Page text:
Common Sinus Infection Symptoms
You feel terrible and your cold just won’t go away. Is it really a cold or has it turned into something more? Unfortunately, it can be difficult to tell the difference. Please be aware that you are not alone. Sinus infections affect millions of Americans every year. Depending on which of the four sinus cavities are affected the symptoms of a sinus infection may vary.
There are also different types of sinus infections, one being acute and the other being chronic. Interestingly, in 1999, the Mayo Clinic released its findings that fungus is likely the cause of nearly all cases of chronic sinusitis.
While acute sinusitis will normally last less than ten days and not longer than eight weeks, chronic sinusitis will normally last longer than eight weeks or occur more than four times per year with symptoms usually lasting longer than twenty days.
There are several different symptoms of an acute sinus infection, which may include nasal discharge, postnasal drip, facial pain, fever and possibly headaches.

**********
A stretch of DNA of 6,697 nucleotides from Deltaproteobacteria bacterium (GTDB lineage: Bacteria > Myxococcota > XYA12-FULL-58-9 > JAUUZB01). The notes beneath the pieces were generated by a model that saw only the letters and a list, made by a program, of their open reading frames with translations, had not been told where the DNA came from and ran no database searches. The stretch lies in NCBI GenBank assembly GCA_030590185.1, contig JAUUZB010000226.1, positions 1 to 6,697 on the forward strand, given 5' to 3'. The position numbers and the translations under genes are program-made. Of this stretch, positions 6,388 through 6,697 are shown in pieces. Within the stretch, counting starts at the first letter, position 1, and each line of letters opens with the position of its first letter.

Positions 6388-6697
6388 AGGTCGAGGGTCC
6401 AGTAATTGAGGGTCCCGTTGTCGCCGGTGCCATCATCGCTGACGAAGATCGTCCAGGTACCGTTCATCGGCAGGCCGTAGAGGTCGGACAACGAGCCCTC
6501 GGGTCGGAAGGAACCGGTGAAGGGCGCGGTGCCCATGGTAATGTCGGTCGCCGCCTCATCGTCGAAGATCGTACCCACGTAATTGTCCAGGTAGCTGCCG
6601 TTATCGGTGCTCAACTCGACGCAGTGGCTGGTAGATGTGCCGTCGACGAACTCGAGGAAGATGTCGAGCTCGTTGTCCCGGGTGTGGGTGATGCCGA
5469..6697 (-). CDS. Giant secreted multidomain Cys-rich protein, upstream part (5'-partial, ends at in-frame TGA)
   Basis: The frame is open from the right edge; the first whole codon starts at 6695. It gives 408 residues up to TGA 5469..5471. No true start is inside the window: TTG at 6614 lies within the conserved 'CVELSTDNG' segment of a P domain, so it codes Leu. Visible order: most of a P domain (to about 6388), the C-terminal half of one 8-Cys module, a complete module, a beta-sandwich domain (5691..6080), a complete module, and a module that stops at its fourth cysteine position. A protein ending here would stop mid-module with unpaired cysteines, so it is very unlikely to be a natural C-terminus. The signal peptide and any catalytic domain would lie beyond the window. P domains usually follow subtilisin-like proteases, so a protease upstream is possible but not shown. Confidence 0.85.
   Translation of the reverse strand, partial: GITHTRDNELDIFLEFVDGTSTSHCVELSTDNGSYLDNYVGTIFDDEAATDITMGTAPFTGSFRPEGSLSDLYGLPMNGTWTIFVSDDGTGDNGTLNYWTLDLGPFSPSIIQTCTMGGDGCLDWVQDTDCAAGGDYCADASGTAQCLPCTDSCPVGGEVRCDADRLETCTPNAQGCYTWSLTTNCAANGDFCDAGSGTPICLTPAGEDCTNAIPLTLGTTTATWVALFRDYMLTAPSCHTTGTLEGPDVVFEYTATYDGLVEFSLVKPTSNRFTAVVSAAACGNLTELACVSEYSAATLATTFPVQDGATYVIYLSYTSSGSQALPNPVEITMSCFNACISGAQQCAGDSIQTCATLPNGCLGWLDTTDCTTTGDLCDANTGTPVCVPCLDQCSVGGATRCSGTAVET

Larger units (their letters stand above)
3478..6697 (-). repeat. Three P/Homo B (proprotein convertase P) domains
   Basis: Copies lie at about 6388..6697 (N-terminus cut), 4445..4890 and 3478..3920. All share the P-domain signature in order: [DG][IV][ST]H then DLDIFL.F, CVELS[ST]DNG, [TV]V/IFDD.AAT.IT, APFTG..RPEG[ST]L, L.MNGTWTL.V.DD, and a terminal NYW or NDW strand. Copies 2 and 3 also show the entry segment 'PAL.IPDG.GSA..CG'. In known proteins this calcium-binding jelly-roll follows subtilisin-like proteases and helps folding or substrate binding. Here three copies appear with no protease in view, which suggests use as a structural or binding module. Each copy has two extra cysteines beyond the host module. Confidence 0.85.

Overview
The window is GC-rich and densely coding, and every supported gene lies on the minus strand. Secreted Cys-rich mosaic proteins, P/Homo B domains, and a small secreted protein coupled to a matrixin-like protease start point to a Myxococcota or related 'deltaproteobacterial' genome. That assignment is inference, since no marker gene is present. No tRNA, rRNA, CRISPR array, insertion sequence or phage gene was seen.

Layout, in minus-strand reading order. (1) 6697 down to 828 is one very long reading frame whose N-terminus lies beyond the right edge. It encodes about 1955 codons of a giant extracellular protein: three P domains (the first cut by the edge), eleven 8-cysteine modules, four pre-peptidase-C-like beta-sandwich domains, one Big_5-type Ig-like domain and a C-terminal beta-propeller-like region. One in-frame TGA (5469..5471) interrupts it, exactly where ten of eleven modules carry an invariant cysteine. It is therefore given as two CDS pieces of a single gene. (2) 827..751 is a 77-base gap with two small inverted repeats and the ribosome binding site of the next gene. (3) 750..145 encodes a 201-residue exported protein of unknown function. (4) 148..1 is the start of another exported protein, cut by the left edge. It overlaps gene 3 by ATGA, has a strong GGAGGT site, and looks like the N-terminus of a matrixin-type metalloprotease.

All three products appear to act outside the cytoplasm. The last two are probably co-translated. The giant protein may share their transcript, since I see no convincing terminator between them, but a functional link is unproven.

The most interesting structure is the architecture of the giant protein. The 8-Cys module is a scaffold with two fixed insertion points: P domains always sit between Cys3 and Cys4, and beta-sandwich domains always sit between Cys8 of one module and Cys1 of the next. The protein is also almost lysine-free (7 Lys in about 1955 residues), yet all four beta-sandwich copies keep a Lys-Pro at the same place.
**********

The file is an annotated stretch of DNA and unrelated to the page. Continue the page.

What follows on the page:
Some common symptoms of a chronic sinus infection may include chronic soar throat, chronic nasal discharge, bad breath, prolonged facial pain, discomfort below the eyes or across the bridge of the nose, toothaches and even low-grade headaches.
It is quite easy to confuse a common cold with a sinus infection. One symptom that is common to both colds and sinus infections is a stuffy nose.
Thankfully, your health care professional is able to diagnose sinusitis using different methods which may include a physical examination, listening to your symptoms, taking X-rays, and quite possibly performing an MRI (magnetic resonance imaging) or CT scan (computed tomography).
Many people have reported positive results when using a colloidal silver mineral supplement as a part of their treatment program for recurring sinus infections.
About the Author: Michael Harader is an expert author who writes on various subjects including sinus infection, sinus infection treatment and sinus infection symptoms as well as other related and non-related topics.